For this 180-credit masters degree you require:

120 credits from the Postgraduate Diploma in Computing for Commerce and Industry (C02), the Postgraduate Diploma in Software Development (D69) or the discontinued Joint Postgraduate Diploma in Computing and Manufacturing (C04).

And 60 credits from the following compulsory module:

Postgraduate compulsory module Credits Next start
Research project (T802)

This research course enables you to gain an MSc by building on the postgraduate diploma that you already hold. You'll develop and submit a dissertation.

See full description.

60 Oct

Educational aims

The Computing for Commerce and Industry (CCI) programme is aimed at computer professionals, technical managers and other professionals in IT-related jobs and aims to update, broaden and provide a coherent overview of the field to serve as a firm foundation for their career developments.

The programme allows you to select modules within the broad area of computing.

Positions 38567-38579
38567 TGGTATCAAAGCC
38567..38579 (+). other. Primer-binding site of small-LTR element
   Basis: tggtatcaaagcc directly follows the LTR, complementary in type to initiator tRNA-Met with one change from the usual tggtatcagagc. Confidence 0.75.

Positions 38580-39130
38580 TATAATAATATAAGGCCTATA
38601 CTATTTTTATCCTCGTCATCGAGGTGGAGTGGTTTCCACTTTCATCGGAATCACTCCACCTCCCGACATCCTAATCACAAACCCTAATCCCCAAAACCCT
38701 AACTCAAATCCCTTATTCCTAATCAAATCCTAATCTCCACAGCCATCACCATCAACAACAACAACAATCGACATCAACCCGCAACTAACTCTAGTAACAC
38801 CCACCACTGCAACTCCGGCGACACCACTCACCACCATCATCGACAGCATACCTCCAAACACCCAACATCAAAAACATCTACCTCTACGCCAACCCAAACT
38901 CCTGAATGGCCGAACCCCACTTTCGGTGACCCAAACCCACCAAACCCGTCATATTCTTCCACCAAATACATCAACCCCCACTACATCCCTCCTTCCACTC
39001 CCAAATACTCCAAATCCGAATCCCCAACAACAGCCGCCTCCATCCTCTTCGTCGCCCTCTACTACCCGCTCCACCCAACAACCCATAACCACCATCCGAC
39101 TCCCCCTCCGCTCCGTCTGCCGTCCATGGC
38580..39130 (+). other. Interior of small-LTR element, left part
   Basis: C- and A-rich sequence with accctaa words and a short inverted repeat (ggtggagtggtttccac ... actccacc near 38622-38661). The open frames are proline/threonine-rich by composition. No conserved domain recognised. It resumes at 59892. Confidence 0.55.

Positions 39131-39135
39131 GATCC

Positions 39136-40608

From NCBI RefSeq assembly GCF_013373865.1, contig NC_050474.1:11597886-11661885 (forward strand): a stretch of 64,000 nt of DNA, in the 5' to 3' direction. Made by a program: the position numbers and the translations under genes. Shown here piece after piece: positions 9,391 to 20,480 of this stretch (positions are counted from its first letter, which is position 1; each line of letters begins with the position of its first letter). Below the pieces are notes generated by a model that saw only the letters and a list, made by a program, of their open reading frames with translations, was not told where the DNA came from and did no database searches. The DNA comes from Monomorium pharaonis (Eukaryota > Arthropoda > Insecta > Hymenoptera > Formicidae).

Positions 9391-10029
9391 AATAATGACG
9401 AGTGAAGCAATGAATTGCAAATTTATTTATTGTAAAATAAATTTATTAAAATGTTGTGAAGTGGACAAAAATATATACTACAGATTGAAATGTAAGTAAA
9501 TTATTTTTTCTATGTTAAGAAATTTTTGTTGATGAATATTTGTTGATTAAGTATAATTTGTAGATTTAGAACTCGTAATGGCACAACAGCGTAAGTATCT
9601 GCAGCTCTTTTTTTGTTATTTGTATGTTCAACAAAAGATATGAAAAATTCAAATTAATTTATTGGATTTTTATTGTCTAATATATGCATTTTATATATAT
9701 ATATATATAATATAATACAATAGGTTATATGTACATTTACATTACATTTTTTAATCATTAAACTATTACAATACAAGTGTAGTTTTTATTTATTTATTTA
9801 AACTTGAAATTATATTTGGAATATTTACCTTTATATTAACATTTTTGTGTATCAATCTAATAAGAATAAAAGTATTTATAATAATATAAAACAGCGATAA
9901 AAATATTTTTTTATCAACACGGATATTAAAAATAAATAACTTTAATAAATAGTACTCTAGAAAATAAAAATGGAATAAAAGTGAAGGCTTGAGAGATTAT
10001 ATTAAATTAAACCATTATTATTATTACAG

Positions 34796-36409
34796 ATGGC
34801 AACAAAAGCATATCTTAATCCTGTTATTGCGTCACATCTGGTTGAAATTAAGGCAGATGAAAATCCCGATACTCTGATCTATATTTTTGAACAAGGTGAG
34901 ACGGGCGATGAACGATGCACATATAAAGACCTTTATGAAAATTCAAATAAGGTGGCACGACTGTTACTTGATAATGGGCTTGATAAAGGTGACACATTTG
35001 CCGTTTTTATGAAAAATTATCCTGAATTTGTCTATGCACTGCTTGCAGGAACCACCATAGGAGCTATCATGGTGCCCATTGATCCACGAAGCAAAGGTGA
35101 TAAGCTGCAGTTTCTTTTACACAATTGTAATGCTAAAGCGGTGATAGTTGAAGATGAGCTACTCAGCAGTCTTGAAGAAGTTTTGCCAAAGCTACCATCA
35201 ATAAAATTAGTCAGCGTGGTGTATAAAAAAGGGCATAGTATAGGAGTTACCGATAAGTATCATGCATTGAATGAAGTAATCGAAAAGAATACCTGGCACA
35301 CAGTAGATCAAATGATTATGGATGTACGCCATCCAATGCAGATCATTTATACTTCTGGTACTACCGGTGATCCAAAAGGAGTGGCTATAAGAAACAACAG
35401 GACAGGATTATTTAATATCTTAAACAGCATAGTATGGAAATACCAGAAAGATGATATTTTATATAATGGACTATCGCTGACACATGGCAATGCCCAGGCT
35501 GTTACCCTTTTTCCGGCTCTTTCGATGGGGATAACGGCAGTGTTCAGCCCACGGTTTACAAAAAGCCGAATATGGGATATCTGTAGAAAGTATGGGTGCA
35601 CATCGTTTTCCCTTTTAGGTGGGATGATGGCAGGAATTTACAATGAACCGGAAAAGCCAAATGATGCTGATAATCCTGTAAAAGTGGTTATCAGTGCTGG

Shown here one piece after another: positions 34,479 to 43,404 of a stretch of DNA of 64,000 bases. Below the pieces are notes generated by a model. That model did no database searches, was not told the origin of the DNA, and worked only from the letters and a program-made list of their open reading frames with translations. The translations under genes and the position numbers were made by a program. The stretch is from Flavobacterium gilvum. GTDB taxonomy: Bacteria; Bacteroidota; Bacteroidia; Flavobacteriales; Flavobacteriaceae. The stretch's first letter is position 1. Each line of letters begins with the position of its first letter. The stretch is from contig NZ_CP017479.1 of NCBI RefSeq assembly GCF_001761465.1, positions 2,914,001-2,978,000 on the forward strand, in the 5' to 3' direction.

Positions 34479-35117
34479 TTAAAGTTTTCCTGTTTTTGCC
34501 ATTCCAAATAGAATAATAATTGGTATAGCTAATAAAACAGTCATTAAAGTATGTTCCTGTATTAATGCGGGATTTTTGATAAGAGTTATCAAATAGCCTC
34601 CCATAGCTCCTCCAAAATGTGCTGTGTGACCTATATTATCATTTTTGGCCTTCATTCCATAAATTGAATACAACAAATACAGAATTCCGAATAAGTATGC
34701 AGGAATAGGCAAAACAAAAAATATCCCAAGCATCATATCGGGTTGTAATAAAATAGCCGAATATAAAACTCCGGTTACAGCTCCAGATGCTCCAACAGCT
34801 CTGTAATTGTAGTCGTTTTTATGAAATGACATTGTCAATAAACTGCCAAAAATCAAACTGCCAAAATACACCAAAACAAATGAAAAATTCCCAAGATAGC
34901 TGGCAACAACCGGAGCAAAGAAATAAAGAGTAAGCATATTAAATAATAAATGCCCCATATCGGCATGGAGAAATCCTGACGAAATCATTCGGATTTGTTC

The programme aims to develop:

  • multiple competencies in computing and relevant application areas at graduate level
  • an ability to analyse and evaluate problems and draw on the theoretical and technical knowledge to develop solutions
  • the required skills to further a career in computing
  • an awareness of current research in software development, the analytical skills and research techniques for their critical and independent evaluation and their application to new problems.

Learning outcomes

The learning outcomes of the programme are described in four areas.

Knowledge and understanding

When you have completed this degree, you will have knowledge and understanding of:

Fundamental and advanced concepts, principles and techniques from among the following topic areas (no individual contributing module is compulsory, with the exception of the Research project and dissertation):

  • software engineering and software management
  • project management
  • requirements engineering
  • user interface design
  • object-oriented software development
  • database systems and technology
  • distributed applications and ecommerce
  • computing infrastructures
  • multi-service networks

A comprehensive understanding of research methods and techniques appropriate to defining, planning and carrying out a research project within your chosen specialist area.